In order to lock the telescopic tubes preventing their telescopic movement, two or more hydraulic lock mechanisms 80 are attached to the supporting arm 40. FIG. 4 shows in detail a preferred arrangement of any lock mechanism 80 employed where a conventional hydraulic cylinder 82 is mounted on the outer tube 46. The cylinder 82 defines a fluid chamber (no number) in which a fluid operable piston 84 is reciprocally accommodated. A plunger 86 of the piston 84 extends outwardly of the cylinder and is loaded by a spring 88 acting on the upper surface of the piston 84 to pass throughout the bores 46a, 44a and 42a respectively formed at the outer tube 46, intermediate tube 44 and the inner tube 42. When the release of the lock mechanism is desired, pressurized fluid is delivered through a hose 90 to the fluid chamber to act upon the underside of the piston 84, whereupon the plunger 86 is withdrawn from the bores of the tubes into the cylinder 82 against the spring action. The tubes are thus freely movably relative to or together with one another to allow the length of the supporting arm 40 to be adjusted.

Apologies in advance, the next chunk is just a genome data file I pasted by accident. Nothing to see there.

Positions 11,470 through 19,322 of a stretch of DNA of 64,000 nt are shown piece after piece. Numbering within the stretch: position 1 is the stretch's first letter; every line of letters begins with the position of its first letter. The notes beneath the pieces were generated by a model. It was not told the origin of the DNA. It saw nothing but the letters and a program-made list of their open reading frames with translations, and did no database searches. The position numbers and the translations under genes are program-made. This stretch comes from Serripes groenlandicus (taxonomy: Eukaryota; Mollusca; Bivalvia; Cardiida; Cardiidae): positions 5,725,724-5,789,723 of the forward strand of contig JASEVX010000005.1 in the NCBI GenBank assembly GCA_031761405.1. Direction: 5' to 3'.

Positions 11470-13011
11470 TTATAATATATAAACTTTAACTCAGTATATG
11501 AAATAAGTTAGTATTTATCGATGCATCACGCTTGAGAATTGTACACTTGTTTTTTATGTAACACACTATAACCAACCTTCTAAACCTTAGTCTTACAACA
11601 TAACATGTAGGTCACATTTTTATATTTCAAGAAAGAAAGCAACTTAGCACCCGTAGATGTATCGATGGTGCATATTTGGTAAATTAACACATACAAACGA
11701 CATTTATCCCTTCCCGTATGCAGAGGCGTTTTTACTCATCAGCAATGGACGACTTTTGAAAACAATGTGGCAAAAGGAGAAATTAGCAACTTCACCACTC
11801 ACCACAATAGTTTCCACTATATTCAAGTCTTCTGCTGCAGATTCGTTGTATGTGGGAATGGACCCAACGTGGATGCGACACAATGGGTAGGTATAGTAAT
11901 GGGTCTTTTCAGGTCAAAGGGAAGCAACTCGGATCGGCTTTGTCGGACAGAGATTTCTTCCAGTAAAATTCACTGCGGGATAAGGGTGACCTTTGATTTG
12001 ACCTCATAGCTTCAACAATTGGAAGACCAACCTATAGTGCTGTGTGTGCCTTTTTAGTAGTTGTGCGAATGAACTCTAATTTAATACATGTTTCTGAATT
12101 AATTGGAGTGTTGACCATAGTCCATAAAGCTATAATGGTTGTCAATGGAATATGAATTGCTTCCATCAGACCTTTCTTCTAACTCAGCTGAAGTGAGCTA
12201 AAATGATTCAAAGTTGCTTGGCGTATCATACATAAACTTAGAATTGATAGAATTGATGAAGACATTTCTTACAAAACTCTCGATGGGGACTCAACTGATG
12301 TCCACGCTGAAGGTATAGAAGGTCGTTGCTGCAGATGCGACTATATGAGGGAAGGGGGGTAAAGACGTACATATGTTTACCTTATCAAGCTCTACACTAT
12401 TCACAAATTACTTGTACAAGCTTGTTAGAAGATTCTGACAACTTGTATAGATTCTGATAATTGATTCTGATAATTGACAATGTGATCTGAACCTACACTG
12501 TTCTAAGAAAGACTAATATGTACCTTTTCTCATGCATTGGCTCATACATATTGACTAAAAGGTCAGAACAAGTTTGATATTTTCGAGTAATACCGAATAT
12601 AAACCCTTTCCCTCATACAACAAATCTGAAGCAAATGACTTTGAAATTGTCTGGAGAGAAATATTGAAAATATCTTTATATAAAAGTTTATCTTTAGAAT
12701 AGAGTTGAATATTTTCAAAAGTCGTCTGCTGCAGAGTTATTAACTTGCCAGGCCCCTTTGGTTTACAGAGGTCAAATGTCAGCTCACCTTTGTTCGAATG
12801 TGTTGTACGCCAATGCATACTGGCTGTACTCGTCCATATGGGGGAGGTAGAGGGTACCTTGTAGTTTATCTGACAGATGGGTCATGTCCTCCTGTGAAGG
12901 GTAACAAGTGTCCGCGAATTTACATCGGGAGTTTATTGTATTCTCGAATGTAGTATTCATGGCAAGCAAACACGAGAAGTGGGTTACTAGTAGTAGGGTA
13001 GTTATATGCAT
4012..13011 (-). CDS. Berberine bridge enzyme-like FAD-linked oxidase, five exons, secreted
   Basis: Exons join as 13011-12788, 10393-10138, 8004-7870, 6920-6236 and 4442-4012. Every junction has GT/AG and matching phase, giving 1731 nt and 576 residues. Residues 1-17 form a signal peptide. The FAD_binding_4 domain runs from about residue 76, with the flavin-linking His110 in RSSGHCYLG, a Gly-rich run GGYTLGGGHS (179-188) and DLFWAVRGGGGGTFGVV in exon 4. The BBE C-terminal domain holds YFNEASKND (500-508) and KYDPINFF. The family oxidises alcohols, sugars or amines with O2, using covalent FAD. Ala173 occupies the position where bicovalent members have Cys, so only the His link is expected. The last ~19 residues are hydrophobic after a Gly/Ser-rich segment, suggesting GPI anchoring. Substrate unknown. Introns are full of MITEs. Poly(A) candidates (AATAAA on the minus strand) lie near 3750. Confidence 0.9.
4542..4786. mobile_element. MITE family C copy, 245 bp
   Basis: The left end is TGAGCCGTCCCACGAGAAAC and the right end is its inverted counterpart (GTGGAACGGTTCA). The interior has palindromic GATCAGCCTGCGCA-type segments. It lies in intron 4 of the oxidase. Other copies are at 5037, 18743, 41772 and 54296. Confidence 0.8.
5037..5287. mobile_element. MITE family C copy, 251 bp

Referring again to FIG. 3, the vehicle is equipped with a conventional manual steering mechanism with a steering linkage 100. For brevity of explanation, only some elements of the steering linkage which are deemed necessary for better understanding of this invention are herein shown, such as a drag link 102 leading from a Pitman arm (not shown), and a steering knuckle arm 104 one for each road wheel which are interconnected by means of a tie rod 106.